Turn taking in discourse governs who has the right to talk, when you are allowed to talk and who decides whose turn it is. A turn in a discourse is the period when one speaker has the exclusive right to talk. It is based on a common norm system, but the norm can of course differ from group to group or culture to culture. The turn can be taken by one speaker or can be given by the speaker to another listener. There are different ways to indicate a turn, you can do it linguistically (questions such as “What do you say?” or “You see?” and so forth, but also other cues) or para-linguistically (pause, glance, hem and so forth).

Turn taking can be more or less difficult for participants in a communicative event depending on whether you share the same norms or not. However, when we add an interpreter we add one more participant, but who are not participant on the same grounds as the other two. Particularly in dialogue interpreting, the interpreter has implications for the turn taking. The other participants in the dialogue cannot freely regulate the turn. However, the interpreter can use paralinguistic turn taking signals to take the turn (to interpret) or to give the turn (signal that it’s time for a new turn from one of the other participants). Cecilia Wadensjö has studied this and how interpreters manage this. In this paper for instance.

Communicative competence, generative grammar and Dan Everett

I would say that an interpreter has a very well developed communicative competence. The definition of communicative competence being that we create meaning in utterances in many different communication situations. Dell Hymes was the first one to coin communicative competence in 1966 with the meaning that a person knows how words and structures works in different communicative situations. Communicative competence was a sort of counter balance to Chomsky‘s theory of generative grammar. Chomsky is indeed interested in the competence of the language user, but only as a formal competence not how it is used in a communicative situation. The (in)famous theory of generative grammar defined as something all human beings are born with and without which we would not be able to produce language. The generative grammar would also be the reason for language universals. Features that are common to all or most of the world’s languages. The most interesting dispute of generative grammar, I believe, comes from Dan Everett in his book “Don’t sleep there are snakes”. In his book he gives an account of his life as a linguist and missionary (at first at least) in the Amazonian jungle. He lived with the Pirahã people and gradually learns their language and culture. He claims that there are no language universals to be found in the Pirahã language. Their language is quite simply totally different.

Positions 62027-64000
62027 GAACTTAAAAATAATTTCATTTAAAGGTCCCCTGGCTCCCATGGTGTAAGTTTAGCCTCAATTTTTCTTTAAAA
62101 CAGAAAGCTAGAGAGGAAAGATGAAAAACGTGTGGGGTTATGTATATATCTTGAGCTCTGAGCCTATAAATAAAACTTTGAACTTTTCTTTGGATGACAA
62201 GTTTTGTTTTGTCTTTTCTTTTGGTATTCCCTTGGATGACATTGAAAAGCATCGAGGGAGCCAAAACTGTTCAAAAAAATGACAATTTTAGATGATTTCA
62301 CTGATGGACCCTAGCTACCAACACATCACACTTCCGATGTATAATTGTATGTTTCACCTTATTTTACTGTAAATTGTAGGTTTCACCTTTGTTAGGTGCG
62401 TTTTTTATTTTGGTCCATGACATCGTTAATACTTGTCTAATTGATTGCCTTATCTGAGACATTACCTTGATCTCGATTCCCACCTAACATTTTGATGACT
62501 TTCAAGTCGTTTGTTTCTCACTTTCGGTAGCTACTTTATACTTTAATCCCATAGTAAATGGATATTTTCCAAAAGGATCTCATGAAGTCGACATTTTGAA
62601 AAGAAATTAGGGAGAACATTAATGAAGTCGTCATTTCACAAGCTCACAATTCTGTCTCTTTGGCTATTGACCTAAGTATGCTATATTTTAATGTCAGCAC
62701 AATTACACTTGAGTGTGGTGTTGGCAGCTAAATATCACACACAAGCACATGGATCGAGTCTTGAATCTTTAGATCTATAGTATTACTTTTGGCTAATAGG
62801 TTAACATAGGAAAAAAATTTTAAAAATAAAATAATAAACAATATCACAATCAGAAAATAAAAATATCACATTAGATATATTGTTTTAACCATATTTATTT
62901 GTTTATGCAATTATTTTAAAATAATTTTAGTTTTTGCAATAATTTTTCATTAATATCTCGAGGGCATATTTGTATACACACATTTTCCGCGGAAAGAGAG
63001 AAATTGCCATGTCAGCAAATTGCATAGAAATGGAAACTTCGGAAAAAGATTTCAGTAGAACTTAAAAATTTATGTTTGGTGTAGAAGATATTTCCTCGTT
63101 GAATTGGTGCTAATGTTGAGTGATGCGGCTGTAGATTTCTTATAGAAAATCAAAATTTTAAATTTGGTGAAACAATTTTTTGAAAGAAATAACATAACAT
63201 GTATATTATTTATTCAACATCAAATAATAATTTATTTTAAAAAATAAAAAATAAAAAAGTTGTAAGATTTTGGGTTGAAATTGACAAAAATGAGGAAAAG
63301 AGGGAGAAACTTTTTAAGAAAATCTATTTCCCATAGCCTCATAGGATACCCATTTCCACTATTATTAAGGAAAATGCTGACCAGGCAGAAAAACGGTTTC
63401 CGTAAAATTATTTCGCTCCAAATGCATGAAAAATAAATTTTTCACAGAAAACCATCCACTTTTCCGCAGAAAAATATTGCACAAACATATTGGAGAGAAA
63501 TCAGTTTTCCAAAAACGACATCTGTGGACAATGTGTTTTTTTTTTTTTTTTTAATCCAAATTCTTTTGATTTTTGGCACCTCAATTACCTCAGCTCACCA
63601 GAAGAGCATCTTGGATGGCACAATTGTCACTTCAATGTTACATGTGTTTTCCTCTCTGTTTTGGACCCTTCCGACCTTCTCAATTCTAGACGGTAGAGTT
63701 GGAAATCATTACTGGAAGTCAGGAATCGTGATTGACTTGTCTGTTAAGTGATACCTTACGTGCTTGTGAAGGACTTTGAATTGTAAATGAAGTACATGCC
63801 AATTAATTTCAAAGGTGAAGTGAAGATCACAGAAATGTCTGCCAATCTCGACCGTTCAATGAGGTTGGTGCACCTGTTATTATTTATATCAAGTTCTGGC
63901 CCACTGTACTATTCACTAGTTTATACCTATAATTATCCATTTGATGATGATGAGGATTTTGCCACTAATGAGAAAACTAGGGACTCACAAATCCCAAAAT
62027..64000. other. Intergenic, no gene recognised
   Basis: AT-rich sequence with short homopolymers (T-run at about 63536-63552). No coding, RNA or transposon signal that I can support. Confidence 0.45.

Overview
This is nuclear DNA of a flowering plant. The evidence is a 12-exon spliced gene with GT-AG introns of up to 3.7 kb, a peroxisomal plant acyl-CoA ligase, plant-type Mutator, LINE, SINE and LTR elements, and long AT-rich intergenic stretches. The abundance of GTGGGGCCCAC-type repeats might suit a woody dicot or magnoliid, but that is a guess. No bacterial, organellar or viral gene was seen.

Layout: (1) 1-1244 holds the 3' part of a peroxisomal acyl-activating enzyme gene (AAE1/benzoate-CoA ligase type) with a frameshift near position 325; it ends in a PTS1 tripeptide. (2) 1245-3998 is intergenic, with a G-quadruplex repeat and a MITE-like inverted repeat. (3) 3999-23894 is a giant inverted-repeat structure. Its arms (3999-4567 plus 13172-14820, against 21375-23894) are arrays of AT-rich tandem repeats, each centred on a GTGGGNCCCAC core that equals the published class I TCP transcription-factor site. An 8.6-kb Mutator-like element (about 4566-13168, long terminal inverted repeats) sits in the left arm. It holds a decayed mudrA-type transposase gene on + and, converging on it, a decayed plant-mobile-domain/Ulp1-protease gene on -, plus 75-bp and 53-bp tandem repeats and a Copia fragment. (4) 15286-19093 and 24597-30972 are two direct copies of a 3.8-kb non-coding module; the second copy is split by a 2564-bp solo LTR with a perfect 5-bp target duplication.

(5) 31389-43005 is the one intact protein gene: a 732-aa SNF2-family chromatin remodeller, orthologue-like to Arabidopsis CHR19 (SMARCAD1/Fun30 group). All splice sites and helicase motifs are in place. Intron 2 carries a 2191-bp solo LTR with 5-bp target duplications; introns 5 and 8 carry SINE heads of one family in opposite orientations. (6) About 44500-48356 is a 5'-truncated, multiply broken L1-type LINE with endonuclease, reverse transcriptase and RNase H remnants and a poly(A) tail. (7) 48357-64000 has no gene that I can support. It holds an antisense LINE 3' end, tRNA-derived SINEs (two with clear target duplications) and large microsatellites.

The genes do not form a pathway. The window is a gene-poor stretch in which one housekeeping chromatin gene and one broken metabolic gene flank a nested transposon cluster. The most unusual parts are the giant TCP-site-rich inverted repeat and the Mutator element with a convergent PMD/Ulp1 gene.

I teach from a book by Jan Svennevig “Språklig Samhandling” and the post is only my interpretation of his book in particular and of communicative competence in general.